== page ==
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Over the last year I've done several pieces looking at cloud options for business that don't assume you're going to give up all your servers, in Grey Matter's Hard Copy magazine. I didn't really see that as a theme in advance, but looking back over them, it strikes me that digging into the details of cloud services - both business services and consumer services used for business - has both changed my views and reinforced them.

I used not to want to keep things in the cloud in case I couldn't get to them, but having the notes on my phone in SkyDrive and syncing to all my systems in OneNote has been so useful I've transferred the big OneNote notebooks I use for writing and research up there, along with the spreadsheet in which I manage all my writing and invoicing. I haven't put all my accounts information and other personal details up there; I'm assessing how comfortable I am with that personally and in a business context. But what we did do was write our entire book in the cloud.

With our business Windows 8 bookhttp://www.sandm.co.uk/post/25093729976/windows-8-for-it-decision-makers we worked from the Windows Server and used offline files to get copies on notebooks to take out of the office (and urgh, VPN to sync on the road). With How To Do Everything in Windows 8, we knew we had to work with a technical editor in the US - and the official FTP server didn't work for him at first. So we quickly moved the chapters from our server to SkyDrive where we could all work at the same time, and that's been a great way to work with only a few hiccups when we started using Windows RT.

But I'm still not all in on the cloud in the sense that I think it's all anyone needs. I'm not switching from a Surface to a Chromebook. I want rich local software, like Office 2013. And if I had business systems more complex than spreadsheets and email and OneNote I'd want the option of running those in house as well as online, maybe splitting things so the the confidential information stays in the building. When I looked at business cloud applications, the really interesting ones weren't web apps you only use in the browser; they were cloud subscriptions that integrate storage, sync and services with those rich desktop programs like Excel and Photoshop that web apps can't rival more than a couple of features at a time.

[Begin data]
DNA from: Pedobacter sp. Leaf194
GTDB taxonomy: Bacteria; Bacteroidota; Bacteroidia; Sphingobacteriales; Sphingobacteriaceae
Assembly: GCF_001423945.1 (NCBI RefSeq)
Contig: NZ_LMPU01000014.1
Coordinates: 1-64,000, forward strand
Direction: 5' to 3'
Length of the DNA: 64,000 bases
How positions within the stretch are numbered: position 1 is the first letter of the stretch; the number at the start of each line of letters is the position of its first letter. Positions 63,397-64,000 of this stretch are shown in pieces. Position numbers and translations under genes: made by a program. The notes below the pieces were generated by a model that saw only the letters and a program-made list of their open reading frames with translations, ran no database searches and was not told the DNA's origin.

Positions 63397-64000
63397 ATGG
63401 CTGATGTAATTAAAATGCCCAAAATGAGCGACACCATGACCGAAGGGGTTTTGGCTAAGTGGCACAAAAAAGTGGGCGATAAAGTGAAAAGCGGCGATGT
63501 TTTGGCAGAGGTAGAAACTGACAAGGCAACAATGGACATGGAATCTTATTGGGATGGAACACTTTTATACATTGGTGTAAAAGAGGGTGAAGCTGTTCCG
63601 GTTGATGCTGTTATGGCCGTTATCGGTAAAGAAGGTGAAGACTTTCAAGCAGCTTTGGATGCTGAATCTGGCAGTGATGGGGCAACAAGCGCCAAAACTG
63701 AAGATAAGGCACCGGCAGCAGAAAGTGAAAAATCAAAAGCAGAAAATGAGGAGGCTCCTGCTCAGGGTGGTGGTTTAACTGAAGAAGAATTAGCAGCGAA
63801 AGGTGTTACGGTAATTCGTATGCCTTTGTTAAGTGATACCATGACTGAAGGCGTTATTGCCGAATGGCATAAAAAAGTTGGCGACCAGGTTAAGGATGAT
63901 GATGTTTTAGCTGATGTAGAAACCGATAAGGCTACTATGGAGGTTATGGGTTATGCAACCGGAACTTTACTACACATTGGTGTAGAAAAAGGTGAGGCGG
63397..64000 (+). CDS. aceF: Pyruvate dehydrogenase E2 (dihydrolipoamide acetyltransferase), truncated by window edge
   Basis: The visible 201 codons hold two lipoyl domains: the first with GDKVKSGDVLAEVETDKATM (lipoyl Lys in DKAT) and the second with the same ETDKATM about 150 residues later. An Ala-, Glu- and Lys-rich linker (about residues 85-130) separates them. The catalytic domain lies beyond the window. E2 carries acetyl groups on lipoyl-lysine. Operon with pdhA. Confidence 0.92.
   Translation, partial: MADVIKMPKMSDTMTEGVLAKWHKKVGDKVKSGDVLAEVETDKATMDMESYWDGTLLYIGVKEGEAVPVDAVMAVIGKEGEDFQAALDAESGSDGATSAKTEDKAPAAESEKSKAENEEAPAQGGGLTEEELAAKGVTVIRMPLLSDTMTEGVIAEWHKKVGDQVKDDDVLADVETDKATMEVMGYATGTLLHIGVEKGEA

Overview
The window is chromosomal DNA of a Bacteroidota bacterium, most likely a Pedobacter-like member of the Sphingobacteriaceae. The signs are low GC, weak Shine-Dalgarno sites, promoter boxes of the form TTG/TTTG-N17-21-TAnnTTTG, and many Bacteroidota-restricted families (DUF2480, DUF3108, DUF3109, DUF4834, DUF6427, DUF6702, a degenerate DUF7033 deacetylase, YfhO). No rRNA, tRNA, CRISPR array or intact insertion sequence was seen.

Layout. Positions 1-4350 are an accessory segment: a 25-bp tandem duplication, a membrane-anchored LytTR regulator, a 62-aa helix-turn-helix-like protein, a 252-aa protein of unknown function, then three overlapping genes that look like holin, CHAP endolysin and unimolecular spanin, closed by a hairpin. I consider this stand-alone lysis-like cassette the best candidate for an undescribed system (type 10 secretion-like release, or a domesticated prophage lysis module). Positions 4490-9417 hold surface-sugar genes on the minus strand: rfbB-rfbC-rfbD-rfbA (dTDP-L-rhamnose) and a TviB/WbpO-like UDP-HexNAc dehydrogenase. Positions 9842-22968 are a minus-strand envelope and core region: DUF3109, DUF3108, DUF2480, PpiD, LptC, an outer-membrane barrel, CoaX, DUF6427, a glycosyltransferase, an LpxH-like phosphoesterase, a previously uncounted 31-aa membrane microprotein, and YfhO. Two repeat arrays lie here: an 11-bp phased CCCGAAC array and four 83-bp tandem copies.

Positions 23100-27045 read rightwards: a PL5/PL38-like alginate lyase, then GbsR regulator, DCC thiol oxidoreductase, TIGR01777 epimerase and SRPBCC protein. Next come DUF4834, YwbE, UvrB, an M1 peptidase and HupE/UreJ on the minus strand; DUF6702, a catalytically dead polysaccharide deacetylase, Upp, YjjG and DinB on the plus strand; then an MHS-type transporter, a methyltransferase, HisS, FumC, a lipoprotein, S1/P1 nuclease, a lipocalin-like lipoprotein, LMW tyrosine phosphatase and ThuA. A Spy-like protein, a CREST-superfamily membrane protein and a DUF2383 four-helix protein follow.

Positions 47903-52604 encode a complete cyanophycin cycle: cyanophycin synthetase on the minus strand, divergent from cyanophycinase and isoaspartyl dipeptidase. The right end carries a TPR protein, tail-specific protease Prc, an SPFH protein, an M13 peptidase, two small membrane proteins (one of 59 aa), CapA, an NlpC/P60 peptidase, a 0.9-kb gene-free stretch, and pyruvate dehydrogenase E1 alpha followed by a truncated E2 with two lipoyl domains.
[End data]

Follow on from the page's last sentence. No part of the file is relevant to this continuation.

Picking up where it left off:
This piece on Integrating with the cloud started out as just being about private clouds, where you treat your internal systems like a cloud - standardising and automating. But it quickly expanded to add the idea of hybrid clouds because there are things you want to keep in house. Like the SQL Server 2012 and Business Intelligence services I looked at a few months back - but even then, the data you're making sense of might come from whatever the Azure Data Market is called this week as well as from your own servers.

I'm more positive about cloud than I was when it was all hype and Salesforce, but I'm positive about it as another layer to add the other tools we have.

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